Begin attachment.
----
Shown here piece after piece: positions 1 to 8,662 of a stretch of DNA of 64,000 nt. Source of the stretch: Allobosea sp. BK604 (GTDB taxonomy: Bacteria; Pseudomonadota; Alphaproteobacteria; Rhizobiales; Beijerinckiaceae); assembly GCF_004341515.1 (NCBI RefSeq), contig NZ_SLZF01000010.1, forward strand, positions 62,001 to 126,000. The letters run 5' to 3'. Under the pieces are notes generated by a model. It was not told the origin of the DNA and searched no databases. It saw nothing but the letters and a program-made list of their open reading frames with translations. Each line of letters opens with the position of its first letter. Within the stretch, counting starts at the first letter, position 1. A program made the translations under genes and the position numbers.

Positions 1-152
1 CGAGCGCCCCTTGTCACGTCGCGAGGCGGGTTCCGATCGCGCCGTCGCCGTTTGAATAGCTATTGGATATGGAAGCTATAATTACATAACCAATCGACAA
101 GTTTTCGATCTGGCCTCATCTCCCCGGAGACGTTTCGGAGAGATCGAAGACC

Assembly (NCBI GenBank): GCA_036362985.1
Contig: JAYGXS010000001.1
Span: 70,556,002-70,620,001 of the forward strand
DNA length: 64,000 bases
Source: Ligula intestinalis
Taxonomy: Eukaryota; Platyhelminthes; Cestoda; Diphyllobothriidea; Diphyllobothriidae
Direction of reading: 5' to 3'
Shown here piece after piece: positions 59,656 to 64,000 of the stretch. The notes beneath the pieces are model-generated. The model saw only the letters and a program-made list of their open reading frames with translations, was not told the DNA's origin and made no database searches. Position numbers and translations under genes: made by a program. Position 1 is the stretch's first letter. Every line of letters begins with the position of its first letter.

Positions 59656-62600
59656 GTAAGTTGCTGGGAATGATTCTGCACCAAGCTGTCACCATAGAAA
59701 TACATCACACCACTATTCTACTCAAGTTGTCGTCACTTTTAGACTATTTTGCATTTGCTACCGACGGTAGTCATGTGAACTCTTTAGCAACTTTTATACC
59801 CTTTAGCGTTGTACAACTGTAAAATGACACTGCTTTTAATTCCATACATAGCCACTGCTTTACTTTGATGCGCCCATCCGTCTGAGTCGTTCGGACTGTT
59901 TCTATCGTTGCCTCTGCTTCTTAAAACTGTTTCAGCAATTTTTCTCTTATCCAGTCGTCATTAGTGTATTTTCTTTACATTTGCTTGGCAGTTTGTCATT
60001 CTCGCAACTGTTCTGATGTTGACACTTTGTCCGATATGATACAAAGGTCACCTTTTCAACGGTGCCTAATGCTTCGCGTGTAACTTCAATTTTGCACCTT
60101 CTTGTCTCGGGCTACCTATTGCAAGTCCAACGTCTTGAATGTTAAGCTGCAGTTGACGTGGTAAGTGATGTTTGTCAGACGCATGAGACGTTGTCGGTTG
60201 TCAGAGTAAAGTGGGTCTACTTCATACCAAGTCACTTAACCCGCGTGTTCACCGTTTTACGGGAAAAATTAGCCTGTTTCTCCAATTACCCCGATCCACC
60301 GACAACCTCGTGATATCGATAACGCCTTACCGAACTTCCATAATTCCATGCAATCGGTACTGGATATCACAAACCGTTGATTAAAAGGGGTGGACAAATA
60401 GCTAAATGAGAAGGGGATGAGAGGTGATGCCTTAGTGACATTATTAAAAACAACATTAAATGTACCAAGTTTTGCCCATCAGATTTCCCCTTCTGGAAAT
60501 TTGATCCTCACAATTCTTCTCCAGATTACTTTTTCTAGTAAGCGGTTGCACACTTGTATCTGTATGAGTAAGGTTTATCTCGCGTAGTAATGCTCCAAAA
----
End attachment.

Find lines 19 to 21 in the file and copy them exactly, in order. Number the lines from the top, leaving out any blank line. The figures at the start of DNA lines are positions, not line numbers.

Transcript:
60101 CTTGTCTCGGGCTACCTATTGCAAGTCCAACGTCTTGAATGTTAAGCTGCAGTTGACGTGGTAAGTGATGTTTGTCAGACGCATGAGACGTTGTCGGTTG
60201 TCAGAGTAAAGTGGGTCTACTTCATACCAAGTCACTTAACCCGCGTGTTCACCGTTTTACGGGAAAAATTAGCCTGTTTCTCCAATTACCCCGATCCACC
60301 GACAACCTCGTGATATCGATAACGCCTTACCGAACTTCCATAATTCCATGCAATCGGTACTGGATATCACAAACCGTTGATTAAAAGGGGTGGACAAATA